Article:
Not what I had hoped--which was for this to be an Ireland-only extension of the well-done The Atlas of Literature, which was actually be a better tool for my purposes than this book.
My purpose, and hope for this book, was to match the literature to the landscape, showing the counties, towns, and countrysides where writers and their voices and ideas originated, kind of a walking tour of the Ireland of James Joyce, St. Patrick, and other famous Irish writers.
As you can tell by my namechecking of two Irish historical characters that anyone would know, I am not a knowledgable Iro-phile, but rather a reader interested in and wanting to know more about the authors and landscape of Ireland. Trevor's book would be better for those already familiar with the landscape, as he assumes a fair level of background knowledge in Irish history, never really places the settings in a atlas-friendly way (there is a rudimentary map in the beginning, but it is never referenced by the author), and doesn't systematically (by date, style, gender, or geographic roots) place the authors he references or quotes. If this is what you are looking for as well, go to the previously reference Atlas of Literature.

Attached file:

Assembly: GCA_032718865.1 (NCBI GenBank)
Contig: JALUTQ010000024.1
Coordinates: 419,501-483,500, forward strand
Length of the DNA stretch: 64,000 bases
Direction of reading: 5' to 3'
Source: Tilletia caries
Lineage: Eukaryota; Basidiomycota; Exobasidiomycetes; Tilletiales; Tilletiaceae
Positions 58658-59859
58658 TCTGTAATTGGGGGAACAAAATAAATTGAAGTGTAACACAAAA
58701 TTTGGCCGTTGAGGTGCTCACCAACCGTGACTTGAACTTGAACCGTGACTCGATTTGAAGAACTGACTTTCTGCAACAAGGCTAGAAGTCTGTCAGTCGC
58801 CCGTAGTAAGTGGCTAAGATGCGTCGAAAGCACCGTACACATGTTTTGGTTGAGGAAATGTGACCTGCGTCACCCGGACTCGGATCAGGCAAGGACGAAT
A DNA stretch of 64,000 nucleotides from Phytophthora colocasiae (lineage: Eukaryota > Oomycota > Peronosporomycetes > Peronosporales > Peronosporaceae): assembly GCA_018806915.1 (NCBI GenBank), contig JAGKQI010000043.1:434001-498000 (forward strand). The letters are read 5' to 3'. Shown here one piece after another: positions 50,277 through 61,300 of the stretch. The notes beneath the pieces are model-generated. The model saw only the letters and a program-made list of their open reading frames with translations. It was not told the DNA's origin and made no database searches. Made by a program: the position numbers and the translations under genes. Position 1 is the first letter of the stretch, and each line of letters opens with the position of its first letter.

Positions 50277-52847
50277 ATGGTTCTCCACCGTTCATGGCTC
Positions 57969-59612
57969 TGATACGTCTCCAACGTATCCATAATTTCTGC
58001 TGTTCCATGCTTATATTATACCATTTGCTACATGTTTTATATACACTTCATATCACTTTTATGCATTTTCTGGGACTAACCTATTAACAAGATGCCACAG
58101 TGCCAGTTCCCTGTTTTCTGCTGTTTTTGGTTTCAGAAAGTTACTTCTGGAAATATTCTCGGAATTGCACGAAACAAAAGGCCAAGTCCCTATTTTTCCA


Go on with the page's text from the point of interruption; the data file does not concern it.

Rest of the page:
There are some nice old black and white (and a few color) pictures throughout, and they provide most of the interest I was able to generate in the book as I skimmed over the long quotes from obscure (to me, at least) Irish poems.
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About the reviewer
Todd Stockslager (TStocksl)
I love reading and writing about what I have read, making the connections and marking the comparisons and contrasts. God has given man the amazing power to invent language and the means to record it which … more
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